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  • The iPad is a runaway hit, but will it last?

    iPads are the fastest-selling electronic devices ever, beating out stiff competition such as DVD players and iPods to move 4.5 million units every three months, according to a study by Bernstein Research.

  • iPad, fastest-selling electronic device ever

    Did Steve Jobs really invent a magical tablet? If consumer adoption of Apple's iPad tablet is any measure of magic than Jobs has reached Albus Dumbledore (of Harry Potter fame) status. According to financial analysts at Bernstein Research Apple's iPad is the most quickly adopted non-phone electronic device ever - beating out adoption rates of the less magical DVD player.

  • Why a Windows tablet is still a bad idea

    Steve Ballmer is known for making big promises -- some bigger than the reality Microsoft can actually deliver. With the 2010 holiday shopping season rapidly approaching, Ballmer insists that we will see Windows tablets by Christmas. If Ballmer really wants to play Santa Claus, though, he would instead abandon the idea entirely and work with vendors to pursue tablets based on the Windows Phone 7 platform.

  • Intel tool will convert iPhone apps to run on Intel chips

    Intel is developing a tool that will make it easier for developers to port iPhone applications to Intel-based smartphones, tablets and other devices, a company executive said Tuesday.

  • RIM's PlayBook vs. tomorrow's iPad

    RIM's BlackBerry PlayBook, unveiled last week, is the latest entry in what has become a rapidly growing field of iPad competitors. But unlike most upcoming Android tablets -- the big exception being Cisco's Cius -- the PlayBook isn't meant to compete with the iPad in the consumer market. Despite its touted capabilities for multimedia, the PlayBook is primarily designed to be a business and enterprise tablet.

  • Lenovo thinking about ThinkPad tablet for enterprises

    Lenovo could introduce a ThinkPad tablet for enterprises, depending on corporate adoption and customer demand for such a device, a company executive said on Tuesday.

  • LG tablet delay a bad omen for Android tablets

    LG is once again shifting its tablet strategy -- announcing that it is pulling the plug on its Android 2.2 tablet plans to hold out for Android 3.0. Unlike current releases of the Android OS, the upcoming Android 3.0 is designed with tablets in mind. LG's decision suggests that rival tablets based on Android 2.2 may not live up to expectations.

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    LG scraps Android 2.2 tablet plans, waits for 3.0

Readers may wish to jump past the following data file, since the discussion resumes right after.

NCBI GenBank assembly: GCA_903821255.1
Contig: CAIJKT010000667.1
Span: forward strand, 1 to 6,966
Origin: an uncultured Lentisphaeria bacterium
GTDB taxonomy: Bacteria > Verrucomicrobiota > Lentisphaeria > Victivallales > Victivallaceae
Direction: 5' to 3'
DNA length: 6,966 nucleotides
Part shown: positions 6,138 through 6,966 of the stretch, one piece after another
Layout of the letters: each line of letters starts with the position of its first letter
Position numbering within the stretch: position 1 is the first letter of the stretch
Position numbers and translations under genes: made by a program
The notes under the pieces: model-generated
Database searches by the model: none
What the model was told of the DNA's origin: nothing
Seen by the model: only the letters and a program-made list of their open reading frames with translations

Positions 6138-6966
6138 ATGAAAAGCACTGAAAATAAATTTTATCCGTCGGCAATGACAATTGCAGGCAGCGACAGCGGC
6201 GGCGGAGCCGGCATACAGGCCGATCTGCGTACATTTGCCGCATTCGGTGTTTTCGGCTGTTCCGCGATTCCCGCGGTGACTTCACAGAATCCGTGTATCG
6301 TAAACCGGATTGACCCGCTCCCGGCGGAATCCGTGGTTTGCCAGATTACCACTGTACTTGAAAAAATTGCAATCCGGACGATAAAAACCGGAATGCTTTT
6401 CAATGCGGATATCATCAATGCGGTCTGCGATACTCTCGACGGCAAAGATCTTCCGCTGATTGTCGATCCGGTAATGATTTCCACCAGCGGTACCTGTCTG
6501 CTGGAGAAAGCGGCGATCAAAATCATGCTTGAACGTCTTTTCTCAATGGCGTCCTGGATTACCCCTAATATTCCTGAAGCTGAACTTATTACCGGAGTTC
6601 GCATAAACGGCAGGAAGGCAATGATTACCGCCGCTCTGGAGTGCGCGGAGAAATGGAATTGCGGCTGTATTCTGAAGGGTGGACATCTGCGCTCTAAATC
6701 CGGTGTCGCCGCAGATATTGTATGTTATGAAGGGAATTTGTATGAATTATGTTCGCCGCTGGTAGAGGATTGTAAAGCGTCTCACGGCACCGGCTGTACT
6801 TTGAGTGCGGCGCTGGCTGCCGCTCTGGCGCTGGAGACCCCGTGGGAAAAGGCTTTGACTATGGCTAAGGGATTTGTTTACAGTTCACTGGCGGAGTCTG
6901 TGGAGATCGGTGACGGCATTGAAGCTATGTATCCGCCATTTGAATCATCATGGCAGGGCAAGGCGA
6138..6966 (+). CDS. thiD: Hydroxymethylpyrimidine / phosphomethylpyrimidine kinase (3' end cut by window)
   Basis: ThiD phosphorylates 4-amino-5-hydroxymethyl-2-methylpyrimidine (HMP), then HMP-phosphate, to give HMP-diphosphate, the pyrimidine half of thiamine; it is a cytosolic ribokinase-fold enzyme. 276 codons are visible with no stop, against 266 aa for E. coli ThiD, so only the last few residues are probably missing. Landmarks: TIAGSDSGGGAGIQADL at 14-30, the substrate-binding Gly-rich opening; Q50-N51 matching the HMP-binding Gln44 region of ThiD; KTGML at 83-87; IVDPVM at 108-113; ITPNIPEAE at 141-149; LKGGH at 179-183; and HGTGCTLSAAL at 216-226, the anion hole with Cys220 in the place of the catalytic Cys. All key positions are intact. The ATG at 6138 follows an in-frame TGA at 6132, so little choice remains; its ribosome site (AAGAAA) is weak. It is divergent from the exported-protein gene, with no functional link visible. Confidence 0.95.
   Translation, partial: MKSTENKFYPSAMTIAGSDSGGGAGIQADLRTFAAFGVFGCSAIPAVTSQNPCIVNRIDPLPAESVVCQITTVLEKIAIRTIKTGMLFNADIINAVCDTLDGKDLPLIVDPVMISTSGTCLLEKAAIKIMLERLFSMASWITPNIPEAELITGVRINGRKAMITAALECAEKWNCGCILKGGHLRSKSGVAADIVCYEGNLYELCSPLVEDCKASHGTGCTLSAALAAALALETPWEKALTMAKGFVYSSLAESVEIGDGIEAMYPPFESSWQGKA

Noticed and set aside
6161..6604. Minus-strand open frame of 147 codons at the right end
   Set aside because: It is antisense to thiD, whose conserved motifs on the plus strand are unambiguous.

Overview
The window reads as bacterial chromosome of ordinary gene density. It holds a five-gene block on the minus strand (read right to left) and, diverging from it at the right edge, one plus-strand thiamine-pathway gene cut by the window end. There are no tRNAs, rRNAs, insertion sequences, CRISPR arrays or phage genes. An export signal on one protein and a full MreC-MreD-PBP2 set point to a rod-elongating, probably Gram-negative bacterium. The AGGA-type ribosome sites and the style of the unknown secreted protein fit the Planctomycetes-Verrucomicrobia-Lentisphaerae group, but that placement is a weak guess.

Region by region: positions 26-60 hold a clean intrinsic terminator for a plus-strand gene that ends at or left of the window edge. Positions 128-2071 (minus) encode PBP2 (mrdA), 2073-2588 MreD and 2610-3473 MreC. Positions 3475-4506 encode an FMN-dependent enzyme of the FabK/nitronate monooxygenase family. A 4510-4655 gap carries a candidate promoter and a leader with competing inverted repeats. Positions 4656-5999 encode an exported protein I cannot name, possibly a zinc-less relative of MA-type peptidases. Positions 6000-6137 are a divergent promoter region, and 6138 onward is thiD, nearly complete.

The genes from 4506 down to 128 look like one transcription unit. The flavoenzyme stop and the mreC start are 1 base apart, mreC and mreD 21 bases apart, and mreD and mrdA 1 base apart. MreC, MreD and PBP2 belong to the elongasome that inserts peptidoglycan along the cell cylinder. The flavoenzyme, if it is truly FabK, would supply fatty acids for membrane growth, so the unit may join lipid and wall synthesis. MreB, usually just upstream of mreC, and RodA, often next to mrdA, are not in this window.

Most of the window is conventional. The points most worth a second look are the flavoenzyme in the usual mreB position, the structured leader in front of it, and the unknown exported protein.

LG on Monday said that it won't release a Google Android tablet this year, but instead it would wait for a future iteration of the OS, according to a Reuters report. Earlier this year LG announced plans to join the tablet bandwagon, and abandoned a tablet prototype based on Windows 7, but it seems the company's Android tablet has hit some snags along the road too.

  • iPad trends may mean sleepless nights for PC makers

    Although sales of Apple's iPad haven't panicked PC makers yet, trends by tablet owners may give laptop manufacturers some sleepless nights next year, a market research analyst said today.

  • Mellmo tool expands BI views from iPad and iPhone

    Mellmo Inc. Monday will expand its Roambi line of online apps to allow iPad and iPhone users another way to present complex business intelligence via interactive charts and graphs.

  • The Chromepad: An iPad that runs Chromium OS

    Earlier in the week, we bought you the ultimate Apple sin: an iPad running Windows 95. This time around, a hacker going by the handle "Hexxeh" managed to run Google's new Chromium operating system on his iPad, thus creating the ChromePad.

  • PlayBook tablet OS might move to BlackBerry phones

    BlackBerry-maker Research In Motion wants to put the new OS found on its upcoming PlayBook tablet on its phones as well, according to an IntoMobile report. The move is not expected to happen any time soon though, more likely a couple of BlackBerry generations down the line, but it's certainly an exciting prospect for the users of the aging OS.

  • MS Security Essentials soon free for small businesses

    Starting early next month, Microsoft Security Essentials, Redmond's anti-malware service for Windows PCs, will be free for small businesses to install on up to 10 PCs.

  • iPad runs Windows 95, universe stays intact

    When it comes to iOS downgrading, most people talk about reverting to an older version of the operating system, like going from iOS 4 back to 3.2. The guy who posted this video to YouTube clearly has an entirely different definition.

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    5 Reasons RIM's PlayBook Isn't Ready for Business

    RIM unveiled its new PlayBook in San Francisco Monday to mixed reviews and several unanswered questions.